I am often asked "what the heck is feeding therapy?" The photo in this post is of feeding therapy in action. Note that virtually none of this food was eaten. But the food was touched, which is quite an achievement. Eliza has been touching the food for about three weeks now which is excellent progress.
Feeding therapy requires hardwood or tile floors that can be easily cleaned, walls with washable paint, a dozen spoons for Eliza to play with, a z-vibe (vibrating thingie that you massage her mouth with), a nylon brush (to brush her skin to desensitize it), four to five different textured foods, a working knowledge of at least a half dozen children's songs and the patience of, well maybe not quite a saint, but at least someone who has been beatified, since feeding therapy requires endless repetition.
One of the greatest beneficiaries of feeding therapy is the Gerber company. Since three times a day I open about four jars of baby food to see if any will "work," I figure the Gerber people must think I gave birth to one of their best customers. To me, pureed squash tastes pretty much the same as pureed sweet potatoes, yet Eliza can figure out in no more than two spoons that I have snuck in the squash. Pureed bananas pretty much have the texture of yogurt, Eliza's main "food group." Yet Eliza can figure out before you can say Zwieback that I have traded her beloved yogurt for the evil banana puree.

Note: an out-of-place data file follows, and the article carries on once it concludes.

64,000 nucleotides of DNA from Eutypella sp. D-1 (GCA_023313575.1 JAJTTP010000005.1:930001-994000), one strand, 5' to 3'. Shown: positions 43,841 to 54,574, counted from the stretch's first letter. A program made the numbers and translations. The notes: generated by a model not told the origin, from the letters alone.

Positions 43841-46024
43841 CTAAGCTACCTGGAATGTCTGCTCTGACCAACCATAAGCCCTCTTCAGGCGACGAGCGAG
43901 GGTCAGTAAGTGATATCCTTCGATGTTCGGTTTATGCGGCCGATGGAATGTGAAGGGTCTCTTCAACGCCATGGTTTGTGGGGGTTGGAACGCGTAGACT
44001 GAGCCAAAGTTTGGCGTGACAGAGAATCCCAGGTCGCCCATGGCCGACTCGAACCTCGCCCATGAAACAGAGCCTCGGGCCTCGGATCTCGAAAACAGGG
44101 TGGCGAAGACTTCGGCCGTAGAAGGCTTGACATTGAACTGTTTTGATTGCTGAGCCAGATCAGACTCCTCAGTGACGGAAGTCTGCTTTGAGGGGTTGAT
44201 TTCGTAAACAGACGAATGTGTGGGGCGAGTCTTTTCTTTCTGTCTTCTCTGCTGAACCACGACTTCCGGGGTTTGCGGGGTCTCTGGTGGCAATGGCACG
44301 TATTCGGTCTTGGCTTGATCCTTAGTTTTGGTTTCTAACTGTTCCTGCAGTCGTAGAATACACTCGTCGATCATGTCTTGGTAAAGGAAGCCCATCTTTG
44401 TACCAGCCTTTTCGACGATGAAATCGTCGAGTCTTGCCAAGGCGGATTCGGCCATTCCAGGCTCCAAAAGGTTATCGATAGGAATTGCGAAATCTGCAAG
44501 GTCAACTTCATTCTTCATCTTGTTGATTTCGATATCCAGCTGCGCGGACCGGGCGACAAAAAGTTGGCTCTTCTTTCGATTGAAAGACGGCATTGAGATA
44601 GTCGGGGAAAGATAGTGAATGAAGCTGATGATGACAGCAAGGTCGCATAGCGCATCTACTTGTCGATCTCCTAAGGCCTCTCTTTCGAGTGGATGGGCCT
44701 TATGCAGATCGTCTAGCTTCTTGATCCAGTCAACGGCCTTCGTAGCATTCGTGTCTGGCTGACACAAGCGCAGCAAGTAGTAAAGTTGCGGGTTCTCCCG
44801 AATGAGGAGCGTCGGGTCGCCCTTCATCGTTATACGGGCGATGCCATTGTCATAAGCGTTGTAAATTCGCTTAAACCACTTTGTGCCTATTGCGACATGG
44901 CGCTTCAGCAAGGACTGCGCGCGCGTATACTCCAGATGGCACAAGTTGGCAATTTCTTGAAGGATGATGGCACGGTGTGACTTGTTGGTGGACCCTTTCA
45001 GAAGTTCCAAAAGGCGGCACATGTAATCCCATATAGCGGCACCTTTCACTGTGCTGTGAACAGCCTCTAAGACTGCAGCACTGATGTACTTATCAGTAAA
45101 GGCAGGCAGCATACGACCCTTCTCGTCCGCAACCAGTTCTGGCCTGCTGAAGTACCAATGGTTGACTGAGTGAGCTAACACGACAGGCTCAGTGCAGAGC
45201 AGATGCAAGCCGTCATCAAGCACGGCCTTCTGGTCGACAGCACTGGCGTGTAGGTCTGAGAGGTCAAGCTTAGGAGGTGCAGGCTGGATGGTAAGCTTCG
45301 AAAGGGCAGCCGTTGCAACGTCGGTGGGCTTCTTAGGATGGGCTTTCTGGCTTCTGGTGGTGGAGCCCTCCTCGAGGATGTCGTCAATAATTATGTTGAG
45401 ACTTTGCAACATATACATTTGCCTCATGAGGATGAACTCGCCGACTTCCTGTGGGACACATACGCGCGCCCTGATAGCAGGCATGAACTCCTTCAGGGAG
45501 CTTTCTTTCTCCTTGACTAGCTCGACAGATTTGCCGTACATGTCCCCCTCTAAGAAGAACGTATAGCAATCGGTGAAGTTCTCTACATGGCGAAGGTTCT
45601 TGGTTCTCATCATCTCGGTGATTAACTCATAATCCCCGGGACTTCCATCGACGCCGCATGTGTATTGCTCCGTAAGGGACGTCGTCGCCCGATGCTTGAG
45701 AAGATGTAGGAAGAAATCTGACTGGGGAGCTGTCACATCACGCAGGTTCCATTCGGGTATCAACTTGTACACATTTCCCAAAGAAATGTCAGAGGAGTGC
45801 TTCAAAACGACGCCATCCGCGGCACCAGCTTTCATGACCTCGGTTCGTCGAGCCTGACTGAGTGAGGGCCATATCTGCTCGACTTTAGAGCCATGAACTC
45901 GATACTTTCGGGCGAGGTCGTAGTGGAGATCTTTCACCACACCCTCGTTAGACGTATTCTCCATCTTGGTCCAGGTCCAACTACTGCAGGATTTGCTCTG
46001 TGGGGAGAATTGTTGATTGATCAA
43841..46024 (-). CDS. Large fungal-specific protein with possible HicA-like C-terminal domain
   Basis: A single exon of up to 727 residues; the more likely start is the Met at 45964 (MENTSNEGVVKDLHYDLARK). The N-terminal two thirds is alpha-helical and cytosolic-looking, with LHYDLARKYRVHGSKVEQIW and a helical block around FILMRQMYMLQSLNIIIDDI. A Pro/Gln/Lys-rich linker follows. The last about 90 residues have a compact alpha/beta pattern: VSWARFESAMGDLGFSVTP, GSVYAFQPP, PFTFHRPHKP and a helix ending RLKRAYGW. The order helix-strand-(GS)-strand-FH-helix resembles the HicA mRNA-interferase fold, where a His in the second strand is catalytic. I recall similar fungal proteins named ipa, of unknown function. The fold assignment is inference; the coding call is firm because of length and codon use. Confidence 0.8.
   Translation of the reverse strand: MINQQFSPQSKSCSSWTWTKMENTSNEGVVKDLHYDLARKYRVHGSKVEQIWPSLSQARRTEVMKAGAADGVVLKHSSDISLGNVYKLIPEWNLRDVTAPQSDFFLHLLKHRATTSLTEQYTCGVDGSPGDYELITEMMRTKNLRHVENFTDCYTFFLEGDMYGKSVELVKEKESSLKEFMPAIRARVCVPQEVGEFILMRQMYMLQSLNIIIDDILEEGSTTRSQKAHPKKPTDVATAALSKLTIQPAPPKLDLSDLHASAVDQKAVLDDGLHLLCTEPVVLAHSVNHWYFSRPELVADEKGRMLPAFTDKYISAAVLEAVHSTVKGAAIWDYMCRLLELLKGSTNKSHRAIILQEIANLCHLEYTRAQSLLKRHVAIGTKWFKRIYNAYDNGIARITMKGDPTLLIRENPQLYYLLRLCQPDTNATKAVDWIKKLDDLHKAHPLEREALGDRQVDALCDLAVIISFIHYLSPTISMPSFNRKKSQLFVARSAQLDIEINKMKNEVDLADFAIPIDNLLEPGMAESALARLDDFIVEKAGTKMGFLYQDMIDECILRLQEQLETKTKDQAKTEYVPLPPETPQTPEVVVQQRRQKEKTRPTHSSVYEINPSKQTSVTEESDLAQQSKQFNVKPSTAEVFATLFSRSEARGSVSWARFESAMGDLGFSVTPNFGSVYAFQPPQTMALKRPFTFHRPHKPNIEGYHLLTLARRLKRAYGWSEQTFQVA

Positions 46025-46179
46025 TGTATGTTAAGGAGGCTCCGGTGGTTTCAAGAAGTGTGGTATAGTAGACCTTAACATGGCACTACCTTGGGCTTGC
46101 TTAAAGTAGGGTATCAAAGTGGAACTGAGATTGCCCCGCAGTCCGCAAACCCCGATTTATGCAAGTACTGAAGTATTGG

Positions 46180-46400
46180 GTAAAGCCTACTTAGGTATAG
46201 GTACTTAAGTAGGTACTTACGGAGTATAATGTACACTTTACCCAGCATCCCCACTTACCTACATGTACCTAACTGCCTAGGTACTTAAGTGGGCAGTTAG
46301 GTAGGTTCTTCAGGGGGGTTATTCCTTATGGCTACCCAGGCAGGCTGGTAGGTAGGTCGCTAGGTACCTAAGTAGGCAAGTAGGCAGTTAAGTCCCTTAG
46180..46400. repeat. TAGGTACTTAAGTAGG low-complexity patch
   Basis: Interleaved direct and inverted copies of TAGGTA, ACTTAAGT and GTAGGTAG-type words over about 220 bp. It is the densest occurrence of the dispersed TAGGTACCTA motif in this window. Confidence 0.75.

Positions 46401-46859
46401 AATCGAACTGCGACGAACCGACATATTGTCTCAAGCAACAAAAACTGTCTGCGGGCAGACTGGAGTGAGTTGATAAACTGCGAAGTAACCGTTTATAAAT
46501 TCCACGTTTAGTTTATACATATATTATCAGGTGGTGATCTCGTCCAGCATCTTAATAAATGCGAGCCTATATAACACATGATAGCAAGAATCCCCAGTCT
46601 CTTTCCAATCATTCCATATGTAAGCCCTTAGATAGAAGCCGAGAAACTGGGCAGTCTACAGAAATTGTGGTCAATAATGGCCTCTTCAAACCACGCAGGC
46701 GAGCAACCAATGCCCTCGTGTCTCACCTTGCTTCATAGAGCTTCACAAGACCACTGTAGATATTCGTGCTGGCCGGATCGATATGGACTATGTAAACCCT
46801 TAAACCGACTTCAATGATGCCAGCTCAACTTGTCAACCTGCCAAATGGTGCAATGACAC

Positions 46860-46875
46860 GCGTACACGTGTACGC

There is an upside to the all yogurt diet. According to some old Dannon commercials Russian villagers who ate tons of yogurt lived to be 100 years old. I have the utmost confidence in the research performed by Dannon and can rest in the knowledge that Eliza has at least another 98 years to try squash.
Photo: Eliza Grace 18 Months Old